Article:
NIME8 Conference 2022: Narrative Inquiry in Music Education
June 14 - June 16
We are delighted to invite researchers, scholars, artists, and practitioners from any field engaged with music to participate at the conference Narrative Inquiry in Music Education, 14-16 June 2022, at Western Norway University of Applied Sciences (HVL).
The conference is organized in collaboration with the Grieg Research School in Interdisciplinary Music Studies.
- Researcher and entrepreneur Tuulikki Laes, University of the Arts Helsinki (CERADA) and RockHubs
- Professor Timothy Ingold, University of Aberdeen, Department of Anthropology, School of Social Science
- Dr Ailbhe Kenny, Mary Immaculate College, Arts Education & Physical Education
- Professor Elin Eriksen Ødegaard, Western Norway University of Applied Sciences, ‘KINDknow – centre for Systemic Research on Diversity and Sustainable Futures
Call for proposals
Tales, Myths and Stories: Exploring Narrative Methodologies in Music Research
[…]When they were well on their way, Askeladden found a dead magpie.
“Look at what I found!” he shouted.
“What did you find?” asked the brothers.
“I found a dead magpie,” he said.
“Yuck, throw it away! What do you want that for?” said the two, who always thought they were the wisest.
“Oh, I have things to do, and this will do,” said Askeladden.
This is an excerpt from a fairytale every Norwegian is familiar with. The oral tradition of storytelling is strong in the Nordic countries, and stories often take shape as songs inherited and passed down through the generations. Our NIME8 conference aims to bring together researchers from different cultures and backgrounds, carrying their own stories and musics to consider how the web of contemporary artistic and cultural life is enmeshed in storying practices, and to join conversations on narrative thinking and inquiry across a range of contexts, sites and disciplines.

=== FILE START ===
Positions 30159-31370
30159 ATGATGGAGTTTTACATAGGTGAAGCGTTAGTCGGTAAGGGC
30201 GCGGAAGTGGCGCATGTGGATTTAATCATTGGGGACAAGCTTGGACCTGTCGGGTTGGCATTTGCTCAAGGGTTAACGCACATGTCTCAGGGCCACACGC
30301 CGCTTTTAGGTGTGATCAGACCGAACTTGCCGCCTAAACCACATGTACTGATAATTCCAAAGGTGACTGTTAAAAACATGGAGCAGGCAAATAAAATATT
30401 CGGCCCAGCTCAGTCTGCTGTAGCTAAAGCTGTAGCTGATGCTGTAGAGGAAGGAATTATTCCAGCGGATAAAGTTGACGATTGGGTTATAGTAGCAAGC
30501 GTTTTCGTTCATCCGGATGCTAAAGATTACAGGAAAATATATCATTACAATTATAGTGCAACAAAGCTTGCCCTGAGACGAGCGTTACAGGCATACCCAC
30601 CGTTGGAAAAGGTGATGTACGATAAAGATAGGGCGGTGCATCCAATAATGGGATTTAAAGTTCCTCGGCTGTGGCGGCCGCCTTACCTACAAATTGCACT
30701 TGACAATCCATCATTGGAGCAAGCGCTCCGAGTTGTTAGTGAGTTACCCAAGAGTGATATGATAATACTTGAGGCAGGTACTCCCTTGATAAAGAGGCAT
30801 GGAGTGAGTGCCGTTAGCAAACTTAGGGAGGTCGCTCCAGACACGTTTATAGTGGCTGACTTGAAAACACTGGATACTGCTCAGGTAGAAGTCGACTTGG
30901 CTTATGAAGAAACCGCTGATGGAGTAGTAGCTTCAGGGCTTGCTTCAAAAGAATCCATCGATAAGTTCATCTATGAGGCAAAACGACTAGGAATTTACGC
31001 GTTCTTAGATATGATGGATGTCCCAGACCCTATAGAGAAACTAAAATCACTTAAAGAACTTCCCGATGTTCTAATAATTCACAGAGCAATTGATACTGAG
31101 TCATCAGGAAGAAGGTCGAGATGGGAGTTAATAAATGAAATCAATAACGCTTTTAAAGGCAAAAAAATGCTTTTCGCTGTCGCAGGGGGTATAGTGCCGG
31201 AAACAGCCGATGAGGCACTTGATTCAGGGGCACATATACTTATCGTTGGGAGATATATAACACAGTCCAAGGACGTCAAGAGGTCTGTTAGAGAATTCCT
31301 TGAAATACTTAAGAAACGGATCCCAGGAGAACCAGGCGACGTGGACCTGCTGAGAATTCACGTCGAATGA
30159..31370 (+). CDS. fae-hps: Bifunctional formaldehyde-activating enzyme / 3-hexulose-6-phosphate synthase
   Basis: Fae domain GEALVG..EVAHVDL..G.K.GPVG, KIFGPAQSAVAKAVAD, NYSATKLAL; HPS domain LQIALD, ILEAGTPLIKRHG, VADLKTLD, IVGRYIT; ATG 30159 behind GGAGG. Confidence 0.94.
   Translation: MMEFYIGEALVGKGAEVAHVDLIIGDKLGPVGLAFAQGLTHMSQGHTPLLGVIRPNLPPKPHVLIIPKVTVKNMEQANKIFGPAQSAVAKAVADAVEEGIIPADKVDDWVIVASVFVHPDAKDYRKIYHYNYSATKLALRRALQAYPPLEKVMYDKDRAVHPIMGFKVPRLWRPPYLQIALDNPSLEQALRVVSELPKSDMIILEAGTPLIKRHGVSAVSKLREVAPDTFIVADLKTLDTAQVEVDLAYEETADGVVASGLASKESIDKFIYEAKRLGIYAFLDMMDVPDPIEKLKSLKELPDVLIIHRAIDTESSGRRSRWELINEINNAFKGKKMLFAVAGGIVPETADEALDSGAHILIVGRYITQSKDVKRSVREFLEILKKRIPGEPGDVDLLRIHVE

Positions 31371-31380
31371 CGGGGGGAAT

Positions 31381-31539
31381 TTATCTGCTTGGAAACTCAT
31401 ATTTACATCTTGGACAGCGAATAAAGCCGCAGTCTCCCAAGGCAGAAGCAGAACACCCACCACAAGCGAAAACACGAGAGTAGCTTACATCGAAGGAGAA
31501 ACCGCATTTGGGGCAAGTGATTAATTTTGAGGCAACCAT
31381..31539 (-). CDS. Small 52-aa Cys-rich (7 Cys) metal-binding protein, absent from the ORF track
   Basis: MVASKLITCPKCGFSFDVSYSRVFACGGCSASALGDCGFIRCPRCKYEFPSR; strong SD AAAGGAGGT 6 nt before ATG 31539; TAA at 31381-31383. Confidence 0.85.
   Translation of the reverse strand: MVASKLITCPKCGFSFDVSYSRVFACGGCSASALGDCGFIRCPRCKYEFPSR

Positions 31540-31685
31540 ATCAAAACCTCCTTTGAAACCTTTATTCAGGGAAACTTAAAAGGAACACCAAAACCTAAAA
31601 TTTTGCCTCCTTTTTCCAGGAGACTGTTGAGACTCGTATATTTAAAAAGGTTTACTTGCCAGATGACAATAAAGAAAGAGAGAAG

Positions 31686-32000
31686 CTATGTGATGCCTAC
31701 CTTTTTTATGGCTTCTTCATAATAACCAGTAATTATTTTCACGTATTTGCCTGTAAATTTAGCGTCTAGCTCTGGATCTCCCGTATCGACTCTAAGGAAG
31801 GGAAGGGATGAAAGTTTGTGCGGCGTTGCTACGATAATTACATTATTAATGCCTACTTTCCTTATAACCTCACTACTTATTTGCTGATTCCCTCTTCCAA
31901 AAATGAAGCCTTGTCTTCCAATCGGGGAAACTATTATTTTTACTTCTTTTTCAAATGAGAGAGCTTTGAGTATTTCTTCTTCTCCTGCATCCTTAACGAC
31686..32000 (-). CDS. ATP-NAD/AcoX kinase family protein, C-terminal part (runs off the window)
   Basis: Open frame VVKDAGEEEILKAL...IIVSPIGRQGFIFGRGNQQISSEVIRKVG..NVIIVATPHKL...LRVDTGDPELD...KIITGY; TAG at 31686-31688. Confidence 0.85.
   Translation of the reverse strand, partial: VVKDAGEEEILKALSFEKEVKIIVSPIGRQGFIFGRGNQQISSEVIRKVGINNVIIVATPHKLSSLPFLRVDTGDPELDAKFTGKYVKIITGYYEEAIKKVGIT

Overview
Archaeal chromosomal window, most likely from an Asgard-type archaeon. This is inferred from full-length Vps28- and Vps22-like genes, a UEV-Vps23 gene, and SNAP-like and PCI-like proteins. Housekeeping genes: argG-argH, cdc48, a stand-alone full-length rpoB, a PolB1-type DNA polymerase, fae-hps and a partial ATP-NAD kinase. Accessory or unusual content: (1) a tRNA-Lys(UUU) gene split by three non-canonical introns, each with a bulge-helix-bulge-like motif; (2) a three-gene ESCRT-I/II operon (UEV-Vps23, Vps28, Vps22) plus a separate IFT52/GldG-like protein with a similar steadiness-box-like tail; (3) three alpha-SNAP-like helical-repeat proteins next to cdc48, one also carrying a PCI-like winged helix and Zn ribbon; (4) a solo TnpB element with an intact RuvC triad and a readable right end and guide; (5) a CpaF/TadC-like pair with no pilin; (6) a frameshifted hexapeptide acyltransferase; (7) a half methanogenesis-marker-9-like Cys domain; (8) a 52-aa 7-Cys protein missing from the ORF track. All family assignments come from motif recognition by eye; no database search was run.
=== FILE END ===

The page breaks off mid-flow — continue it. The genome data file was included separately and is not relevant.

Storytelling is both an extraordinary and everyday practice which includes ancient fairytales and sagas, alongside everyday forms of micro and macro narrative, through which individuals and groups interact, negotiate values, make sense of the past, structure the present and imagine the future. Quite simply: “people without narratives do not exist” (Polkinghorne). Consequently, NIME8 will focus on narrative forms of research and inquiry whilst contemplating the ways narrative may exist in more-than linguistic forms through its entanglement with music, film, photography, dance and other performative expressions.
We invite participants to consider narratives about music and musical experiences, alongside how music itself can be understood as a narrative gesture, or the ways artistic work may sublimely address the “unspeakable”.
What kind of narratives emerge when we focus on the places, spaces and environments where music and musical experiences emerge? What stories do musical materials and objects themselves tell us? How does narrative evolve and circulate across digital media platforms? When narratives circulate quickly and become detached from local situatedness, what are the possibilities and risks of appropriation and re-storying across sites, cultures and borders? When post-humanistic and socio-materialist researchers connect their inquiry to issues of sustainable development and social justice, how can such perspectives guide reflection and debate among narrative researchers in and around music?
Through exploration of themes, NIME8 aims to engage participants in questioning the ways researchers generate, collect, interpret and convey narratives in a complex and conflicting global climate.
The deadline for submissions is 1 December 2021.